Connect with Point of View   to get exclusive commentary and updates

Hybrid Homeschooling

Girl doing school on her laptop on a bed
Penna Dexternever miss viewpoints

‘We’re all homeschoolers now’ became a familiar parental refrain as Americans began a weeks-long ‘shelter-at-home’ period. Some can’t wait to be done with this particular duty. For others, the experience wasn’t as hard as they thought, perhaps more satisfying than expected.

Some families may learn from this that they love homeschooling and want to keep it up. Others may find a limited form of homeschooling necessary this fall when we’ll likely still be dealing with coronavirus-related precautions. We may see more families choosing what one education expert describes as hybrid homeschooling.

Eric Wearne is Associate Professor of Education at Kennesaw State University and author of Little Platoons: Defining Hybrid Home Schools in America. In his recent article for The Daily Signal, he predicts, “Students likely will learn from home again in substantial ways next school year — either due to formal school shutdowns or school schedules of two or three days a week to allow for more social distancing within school walls.”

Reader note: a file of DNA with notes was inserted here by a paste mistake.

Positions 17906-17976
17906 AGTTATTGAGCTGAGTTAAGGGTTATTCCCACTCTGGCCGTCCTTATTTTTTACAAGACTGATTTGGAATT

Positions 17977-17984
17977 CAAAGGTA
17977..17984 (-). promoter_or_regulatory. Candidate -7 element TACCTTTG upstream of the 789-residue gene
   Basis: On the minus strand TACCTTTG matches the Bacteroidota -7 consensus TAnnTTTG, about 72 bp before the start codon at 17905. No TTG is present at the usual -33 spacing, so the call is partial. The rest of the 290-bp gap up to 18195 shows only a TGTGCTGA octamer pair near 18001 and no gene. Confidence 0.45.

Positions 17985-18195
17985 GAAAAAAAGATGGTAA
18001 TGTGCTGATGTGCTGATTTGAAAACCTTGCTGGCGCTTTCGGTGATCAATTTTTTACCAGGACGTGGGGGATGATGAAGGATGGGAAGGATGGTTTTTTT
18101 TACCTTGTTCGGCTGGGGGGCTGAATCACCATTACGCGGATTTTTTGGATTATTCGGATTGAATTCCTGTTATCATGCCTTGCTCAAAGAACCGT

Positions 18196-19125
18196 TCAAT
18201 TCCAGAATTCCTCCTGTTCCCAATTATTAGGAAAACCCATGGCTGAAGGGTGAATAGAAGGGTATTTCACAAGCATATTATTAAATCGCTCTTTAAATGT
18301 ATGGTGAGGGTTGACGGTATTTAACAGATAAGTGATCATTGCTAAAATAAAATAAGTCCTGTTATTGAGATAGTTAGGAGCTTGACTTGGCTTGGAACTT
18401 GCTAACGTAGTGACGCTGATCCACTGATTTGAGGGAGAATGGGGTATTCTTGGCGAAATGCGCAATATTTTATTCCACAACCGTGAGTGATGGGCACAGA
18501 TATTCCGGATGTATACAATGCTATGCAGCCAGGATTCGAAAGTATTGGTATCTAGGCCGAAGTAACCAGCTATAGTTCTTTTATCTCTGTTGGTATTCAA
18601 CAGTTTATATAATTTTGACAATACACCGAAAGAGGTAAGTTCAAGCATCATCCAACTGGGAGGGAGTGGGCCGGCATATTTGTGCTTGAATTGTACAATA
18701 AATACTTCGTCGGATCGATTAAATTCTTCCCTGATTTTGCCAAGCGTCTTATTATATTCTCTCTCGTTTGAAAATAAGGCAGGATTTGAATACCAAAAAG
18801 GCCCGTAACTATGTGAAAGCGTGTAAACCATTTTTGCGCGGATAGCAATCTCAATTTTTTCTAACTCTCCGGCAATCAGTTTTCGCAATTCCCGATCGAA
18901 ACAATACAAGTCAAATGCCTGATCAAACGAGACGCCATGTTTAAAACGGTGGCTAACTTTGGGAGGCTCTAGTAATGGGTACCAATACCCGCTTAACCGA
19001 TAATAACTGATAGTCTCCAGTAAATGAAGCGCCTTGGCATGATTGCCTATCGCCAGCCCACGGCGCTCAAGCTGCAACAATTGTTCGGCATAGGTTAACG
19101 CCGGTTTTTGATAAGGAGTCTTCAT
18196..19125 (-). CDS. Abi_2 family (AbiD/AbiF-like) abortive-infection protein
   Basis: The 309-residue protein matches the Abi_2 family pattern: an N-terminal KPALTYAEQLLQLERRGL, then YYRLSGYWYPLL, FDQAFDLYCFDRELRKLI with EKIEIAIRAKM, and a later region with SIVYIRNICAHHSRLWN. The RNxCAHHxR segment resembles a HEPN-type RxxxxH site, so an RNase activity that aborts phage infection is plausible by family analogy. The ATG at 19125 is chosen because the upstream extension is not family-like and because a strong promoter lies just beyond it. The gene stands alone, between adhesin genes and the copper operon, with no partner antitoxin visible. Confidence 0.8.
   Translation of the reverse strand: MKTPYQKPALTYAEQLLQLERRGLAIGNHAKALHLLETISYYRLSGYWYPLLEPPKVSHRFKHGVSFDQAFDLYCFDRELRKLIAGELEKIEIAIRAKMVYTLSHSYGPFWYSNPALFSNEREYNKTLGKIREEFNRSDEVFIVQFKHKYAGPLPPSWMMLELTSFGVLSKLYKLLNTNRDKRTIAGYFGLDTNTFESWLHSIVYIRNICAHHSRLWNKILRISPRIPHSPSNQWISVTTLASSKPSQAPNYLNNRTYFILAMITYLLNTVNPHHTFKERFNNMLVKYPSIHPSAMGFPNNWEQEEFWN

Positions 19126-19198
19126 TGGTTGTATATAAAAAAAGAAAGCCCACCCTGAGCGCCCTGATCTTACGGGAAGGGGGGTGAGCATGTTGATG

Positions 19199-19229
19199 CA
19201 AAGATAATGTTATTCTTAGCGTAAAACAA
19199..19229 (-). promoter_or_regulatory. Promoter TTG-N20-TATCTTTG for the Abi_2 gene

If schools are still mostly online this fall, there’s a concern students won’t be getting much teacher interaction. In one study, 31 percent reported interacting with a teacher at least once a day during the shutdown.

Hybrid homeschools — sometimes called university model schools — could be a solution, offering a ‘best of both worlds’ scenario. Unlike homeschool co-ops, they are formal schools with full-time teachers. Yet these schools provide more flexibility and time with family than traditional schools. Students attend classes two or three days a week and, on the other days, follow school-determined curricula at home either independently, or guided by parents.

Dr. Wearne points out that hybrid homeschools are mostly private schools but are much more affordable. They “typically have tuitions of less than $5000 per year,” which can end up even less because it puts them “in the range of funding levels of most existing or proposed education savings account (ESA) programs.”

Parents may well want to consider hybrid homeschooling.

penna's vp small

Hybrid Homeschooling

 
 
00:00 /
 
1X
 
Sign up for Viewpoints